But all of that technology is just for personal resilience and is not appreciated in a system that’s supposed to be “interdependent” (dogma). The real kick in the nuts comes with personal 3d fabrication units, Unmanned Aerial Vehicles and land based robotic drones. A decade or two from now, anything you can’t make yourself with your personal printer you could have shipped to you using an UAV, that you custom designed on the internet, created by automated manufacturing units. The technology won’t take decades but we’re a lot slower than technology.

    The more agile jurisdictions that don’t outlaw them or heavily restrict what can be made on them will enjoy a quality of life unheard of for mankind. But they won’t be the majority. There are only maybe a dozen countries (probably less) that have used the internet to somewhere near it’s current commercial, social and educational potential (that is still expanding). Most of the nations and cities are dragging so far behind that they basically aren’t in the race.

    • I was wondering where in your opinion is using the internet to its fullest potential or is most open to it?

      South Korea is perhaps the world’s best connected country but that doesn’t necessarily translate to creative use.

      As I’ve watched the Arab Spring unfold I’ve wondered if nations in north Africa might become leaders in new creative trends.

      When it comes to adopting a new system, we’re not just talking about conservative resistance.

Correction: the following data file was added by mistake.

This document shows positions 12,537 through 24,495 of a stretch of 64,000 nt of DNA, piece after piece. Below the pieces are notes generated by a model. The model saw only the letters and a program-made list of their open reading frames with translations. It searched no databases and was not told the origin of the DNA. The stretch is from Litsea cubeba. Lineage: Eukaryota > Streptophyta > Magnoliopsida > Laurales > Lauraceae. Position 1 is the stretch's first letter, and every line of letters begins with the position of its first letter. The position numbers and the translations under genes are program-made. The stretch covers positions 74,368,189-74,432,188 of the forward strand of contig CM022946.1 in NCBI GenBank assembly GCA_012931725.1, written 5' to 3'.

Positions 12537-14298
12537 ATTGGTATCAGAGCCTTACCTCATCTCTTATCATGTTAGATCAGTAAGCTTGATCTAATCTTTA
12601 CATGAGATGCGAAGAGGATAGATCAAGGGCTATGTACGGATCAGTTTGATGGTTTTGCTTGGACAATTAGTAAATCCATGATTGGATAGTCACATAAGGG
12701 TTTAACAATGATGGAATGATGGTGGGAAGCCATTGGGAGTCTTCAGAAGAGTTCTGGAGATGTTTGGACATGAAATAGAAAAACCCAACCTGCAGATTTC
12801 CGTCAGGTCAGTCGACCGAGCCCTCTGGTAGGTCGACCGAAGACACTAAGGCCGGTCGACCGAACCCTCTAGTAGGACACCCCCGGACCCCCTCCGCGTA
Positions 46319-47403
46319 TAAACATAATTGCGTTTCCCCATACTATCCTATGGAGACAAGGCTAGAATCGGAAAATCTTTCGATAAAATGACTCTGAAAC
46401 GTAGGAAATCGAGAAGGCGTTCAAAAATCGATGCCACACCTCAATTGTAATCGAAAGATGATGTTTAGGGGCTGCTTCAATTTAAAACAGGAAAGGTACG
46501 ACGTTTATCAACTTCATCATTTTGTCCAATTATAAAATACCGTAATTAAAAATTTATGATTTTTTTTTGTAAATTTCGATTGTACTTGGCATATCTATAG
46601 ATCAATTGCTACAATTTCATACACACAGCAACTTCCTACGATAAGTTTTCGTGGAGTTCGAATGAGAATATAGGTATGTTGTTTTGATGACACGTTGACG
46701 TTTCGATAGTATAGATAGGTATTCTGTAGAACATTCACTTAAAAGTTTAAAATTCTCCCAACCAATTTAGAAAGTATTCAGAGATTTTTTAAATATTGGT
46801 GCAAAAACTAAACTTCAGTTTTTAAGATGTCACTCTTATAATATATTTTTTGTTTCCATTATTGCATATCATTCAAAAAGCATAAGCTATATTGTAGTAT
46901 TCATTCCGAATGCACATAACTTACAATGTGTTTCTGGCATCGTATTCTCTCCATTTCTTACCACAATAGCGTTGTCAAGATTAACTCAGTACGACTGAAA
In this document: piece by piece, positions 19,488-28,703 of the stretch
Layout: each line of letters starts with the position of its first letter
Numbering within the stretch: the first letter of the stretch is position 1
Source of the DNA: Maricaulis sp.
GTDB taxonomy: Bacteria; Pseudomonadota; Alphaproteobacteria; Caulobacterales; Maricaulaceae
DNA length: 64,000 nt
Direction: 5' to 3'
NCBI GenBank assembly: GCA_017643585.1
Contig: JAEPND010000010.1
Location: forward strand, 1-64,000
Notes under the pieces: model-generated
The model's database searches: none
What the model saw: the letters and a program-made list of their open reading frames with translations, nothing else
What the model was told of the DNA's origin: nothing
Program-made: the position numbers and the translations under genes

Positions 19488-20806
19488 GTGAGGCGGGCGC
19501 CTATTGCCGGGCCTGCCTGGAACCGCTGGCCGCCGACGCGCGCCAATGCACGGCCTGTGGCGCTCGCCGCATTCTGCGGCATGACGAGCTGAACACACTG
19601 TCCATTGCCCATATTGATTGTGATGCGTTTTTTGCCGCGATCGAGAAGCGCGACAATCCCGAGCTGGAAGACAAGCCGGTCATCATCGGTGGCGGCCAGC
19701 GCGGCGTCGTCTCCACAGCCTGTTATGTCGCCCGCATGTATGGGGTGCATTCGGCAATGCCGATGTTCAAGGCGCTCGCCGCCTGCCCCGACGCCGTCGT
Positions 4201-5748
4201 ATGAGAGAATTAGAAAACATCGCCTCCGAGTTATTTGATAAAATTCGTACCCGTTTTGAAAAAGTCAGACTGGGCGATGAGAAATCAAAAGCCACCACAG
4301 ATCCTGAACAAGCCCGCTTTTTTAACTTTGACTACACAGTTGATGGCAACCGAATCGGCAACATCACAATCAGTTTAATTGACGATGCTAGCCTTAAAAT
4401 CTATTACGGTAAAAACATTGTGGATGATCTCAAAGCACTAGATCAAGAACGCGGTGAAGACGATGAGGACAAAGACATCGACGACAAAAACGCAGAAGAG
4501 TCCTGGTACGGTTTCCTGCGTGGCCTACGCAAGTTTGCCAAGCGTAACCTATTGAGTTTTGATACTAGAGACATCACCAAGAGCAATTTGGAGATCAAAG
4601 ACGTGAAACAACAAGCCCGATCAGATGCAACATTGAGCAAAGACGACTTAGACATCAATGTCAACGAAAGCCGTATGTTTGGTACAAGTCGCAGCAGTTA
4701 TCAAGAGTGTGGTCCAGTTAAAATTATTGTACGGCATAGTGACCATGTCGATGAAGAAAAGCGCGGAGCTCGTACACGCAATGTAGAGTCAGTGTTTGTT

Pre-existing infrastructure makes advancement difficult.

      Compare British to American roads.
      Britain has comparatively few M roads and going anywhere other than the biggest cities requires driving on lots of one lane A and B roads that follow the courses of centuries old cart paths. You can’t go much faster than 40 mph because they curve all over the place and you have to constantly watch out for oncoming traffic.

      The American highway system is so efficient that it takes about as long to get places in America as it does in England.

      The difference: England MacAdamized their roads first and everyone else got to learn from their mistakes and refine the process. Plus, places like the US could build much more flexibly because of less pre-existing infrastructure and more available land.

      Compare the NYC subway to other subway systems around the world.
      Trying to get around Manhattan is a mess with all the lines named after both different colors and letters of the alphabet.
      The reason: NYC was one of the first places metros popped up.
      In the beginning, different private companies were all running separate lines.
      It didn’t take long for other cities around the world to figure out this wasn’t the best approach. Meanwhile, NYC was stuck with its anachronistic infrastructure.

      Thus, I anticipate that in the future the West may lose some of its edge simply because there’s less pre-existing stuff elsewhere.
      Countries/cities that are just now coming into their own on the internet will have a lot more room for innovation.